Digital ordering capabilities, QR menus and touchless payment options will continue to become mainstream in restaurants and food service. In the survey of almost 1,200 dietitians, 90% of them cited online food shopping as the biggest trend from the pandemic that they believe will continue. This will compel marketers to reimagine ways to reach consumers on virtual shopping platforms, such as online promotions, digital coupons and immersive virtual branding experiences. On the other hand, the digital world is fuelling false nutrition news and dietitians say that social media is the top source of nutrition misinformation, with friends / family coming in second, and celebrities a close third.

8. Fuel for Remote Working & Learning

Working remotely from home, hybrid work models and even online schooling mean that more breakfasts and lunches will be made and enjoyed at home. Nestle USA predicts that consumers will be on the lookout for more at-home breakfast and lunch options such as heat-and-eat meals. According to top chefs, breakfast trends will include non-traditional proteins such as chorizo or vegan bacon, plant-based breakfast sandwiches and egg-base breakfast bowls. For lunch, trends point to globally inspired salads and grain-based bowls.

9. Non-alcoholic Beverages

Research from Whole Foods and The Hartman Group are noticing a growing community of “sober curious” millennials and Gen Z-ers. During pandemic lockdowns and restrictions on indoor gatherings, consumers are taking a more mindful approach to enjoying alcohol and embracing a world of “dry-solation”. Enter beverages without the buzz such as dealcoholized wines, low-alcohol beers, mocktails, and drinks with functional ingredients and adaptogens to enhance mood and relaxation.

10. Top 5 Regional Cuisines

Chefs surveyed by The National Restaurant Association and the American Culinary Federation predict that these top 5 regions and cuisines will influence the menus of 2022:

  1. Southeast Asian – Vietnamese, Singaporean, Philippine
  2. South American – Argentinian, Brazilian, Chilean
  3. Caribbean – Puerto Rican, Cuban, Dominican
  4. North African – Moroccan, Algerian, Libyan
  5. Western African – Nigerian, Ghanan, Western Saharan

 

Which of these trends are you most excited about? Let me know in the comments!

 

Is it OK to eat processed foods?

young adult reaching for a box of foods at a grocery store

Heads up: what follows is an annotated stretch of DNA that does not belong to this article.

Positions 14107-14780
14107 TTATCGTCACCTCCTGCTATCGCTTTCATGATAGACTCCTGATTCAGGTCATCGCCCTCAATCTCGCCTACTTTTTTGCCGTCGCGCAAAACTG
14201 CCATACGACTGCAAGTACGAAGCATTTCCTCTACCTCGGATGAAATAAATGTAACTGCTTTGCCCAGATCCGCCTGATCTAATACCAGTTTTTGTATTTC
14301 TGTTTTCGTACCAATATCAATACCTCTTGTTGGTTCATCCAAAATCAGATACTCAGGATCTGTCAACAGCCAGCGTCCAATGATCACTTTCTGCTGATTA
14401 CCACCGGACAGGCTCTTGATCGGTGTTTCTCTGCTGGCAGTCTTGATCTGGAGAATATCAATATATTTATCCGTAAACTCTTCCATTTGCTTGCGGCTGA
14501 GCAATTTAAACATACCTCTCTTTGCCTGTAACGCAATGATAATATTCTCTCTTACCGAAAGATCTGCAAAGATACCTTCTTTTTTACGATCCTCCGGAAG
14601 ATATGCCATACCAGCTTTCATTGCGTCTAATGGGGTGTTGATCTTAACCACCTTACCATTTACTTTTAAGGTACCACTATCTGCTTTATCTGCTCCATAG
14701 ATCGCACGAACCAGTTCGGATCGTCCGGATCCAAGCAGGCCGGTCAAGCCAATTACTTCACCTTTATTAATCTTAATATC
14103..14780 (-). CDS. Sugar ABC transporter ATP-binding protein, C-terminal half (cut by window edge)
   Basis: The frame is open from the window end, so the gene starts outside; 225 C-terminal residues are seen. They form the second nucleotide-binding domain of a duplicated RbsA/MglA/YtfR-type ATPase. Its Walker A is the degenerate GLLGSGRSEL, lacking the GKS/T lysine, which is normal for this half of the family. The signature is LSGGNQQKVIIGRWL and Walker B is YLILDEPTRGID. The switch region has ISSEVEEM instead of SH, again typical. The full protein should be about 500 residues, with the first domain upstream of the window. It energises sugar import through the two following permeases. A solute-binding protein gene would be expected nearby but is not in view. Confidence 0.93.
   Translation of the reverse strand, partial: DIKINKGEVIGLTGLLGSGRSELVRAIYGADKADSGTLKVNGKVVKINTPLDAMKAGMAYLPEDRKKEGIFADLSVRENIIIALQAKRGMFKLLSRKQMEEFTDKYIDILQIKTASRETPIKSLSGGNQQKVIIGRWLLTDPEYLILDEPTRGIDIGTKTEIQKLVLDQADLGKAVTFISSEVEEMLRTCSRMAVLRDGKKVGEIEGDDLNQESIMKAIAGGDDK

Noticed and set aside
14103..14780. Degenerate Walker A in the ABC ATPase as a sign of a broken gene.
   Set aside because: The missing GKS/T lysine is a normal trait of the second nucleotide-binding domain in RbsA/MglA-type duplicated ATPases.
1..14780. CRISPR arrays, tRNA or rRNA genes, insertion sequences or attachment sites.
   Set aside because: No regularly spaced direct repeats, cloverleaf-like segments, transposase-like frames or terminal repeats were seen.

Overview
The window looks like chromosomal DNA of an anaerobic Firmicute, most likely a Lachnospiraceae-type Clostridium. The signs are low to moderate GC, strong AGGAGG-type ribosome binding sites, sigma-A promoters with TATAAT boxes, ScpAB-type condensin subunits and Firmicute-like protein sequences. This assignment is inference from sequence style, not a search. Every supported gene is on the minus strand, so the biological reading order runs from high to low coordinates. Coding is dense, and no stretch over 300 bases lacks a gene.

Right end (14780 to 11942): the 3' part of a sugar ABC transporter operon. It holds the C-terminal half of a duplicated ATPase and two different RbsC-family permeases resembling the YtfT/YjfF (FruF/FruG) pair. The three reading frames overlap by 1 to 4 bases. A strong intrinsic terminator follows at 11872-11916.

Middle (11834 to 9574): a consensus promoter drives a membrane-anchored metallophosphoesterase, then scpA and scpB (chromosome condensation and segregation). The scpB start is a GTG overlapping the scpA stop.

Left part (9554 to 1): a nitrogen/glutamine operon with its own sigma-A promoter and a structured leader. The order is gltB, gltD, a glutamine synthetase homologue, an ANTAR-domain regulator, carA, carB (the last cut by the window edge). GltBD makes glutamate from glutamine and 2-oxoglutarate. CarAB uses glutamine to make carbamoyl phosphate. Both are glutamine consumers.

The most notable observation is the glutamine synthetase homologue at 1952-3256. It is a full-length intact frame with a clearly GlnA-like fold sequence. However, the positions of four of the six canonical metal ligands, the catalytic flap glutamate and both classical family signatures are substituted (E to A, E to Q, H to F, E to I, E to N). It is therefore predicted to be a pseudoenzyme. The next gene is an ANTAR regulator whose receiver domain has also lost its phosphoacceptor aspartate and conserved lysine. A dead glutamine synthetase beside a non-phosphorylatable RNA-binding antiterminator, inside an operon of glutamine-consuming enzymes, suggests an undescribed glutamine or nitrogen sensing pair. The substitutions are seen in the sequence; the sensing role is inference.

In short, the answer is YES! As a Registered Dietitian, I believe that all foods can be part of a healthy diet, in sensible amounts. But there are actually different categories of processed foods, and some are better choices than others. Let’s break it down.

When you hear the term “processed foods”, you may automatically think of foods that come in a box or package. There’s more to the term “processed foods” though. Scientists at the School of Public Health at the University of Sao Paulo in Brazil developed a classification system called NOVA (it’s not an acronym) that groups foods into 4 different categories depending on the extent of the processing:

Unprocessed or Minimally Processed Foods: 

Unprocessed foods have not undergone any changes whatsoever. Some examples are fresh fruit and veggies as well as plain unseasoned fish and meats. Minimally processed foods are essentially unprocessed foods that have been cleaned, dried, ground, pasteurized, fermented or frozen. No oils, fats, sugars, salt or other substances have been added to the original food. Dried fruit, frozen veggies, dried beans, dried herbs and ground spices are just a few examples of minimally processed foods. Both unprocessed and minimally processed foods should from the foundation of a healthy, balanced diet.

Processed Culinary Ingredients: 

These are oils, fats, salt and sugars. These ingredients have been extracted from whole foods using processes such as pressing, grinding, refining and crushing. Vegetable oils for example are made from crushed seeds, nuts and fruit. Table sugar and molasses are obtained from sugarcane or sugar beet. Maple syrup is extracted from maple trees, and sea salt is mined from sea water. 

Processed Foods:

These are unprocessed foods with added oils, fats, salt or sugars. Most processed foods have just 2 or 3 ingredients. Some examples are salted nuts, smoked fish, fruit packed in syrup, pickled veggies, and homemade / bakery-made bread. These foods can still be enjoyed as part of an overall healthy diet. 

Ultra-processed Foods:

Most ready-to-eat and ready-to-heat products would be considered as ultra-processed foods. These are foods that are made by a series of processes and have extra ingredients such as additives, colours, flavours, emulsifiers, thickeners. Some examples are cake mixes, packaged pasta dishes, frozen entrées, reconstituted meat products and seasoned packaged snacks. While these foods can be convenient, enjoy them occasionally and in sensible amounts.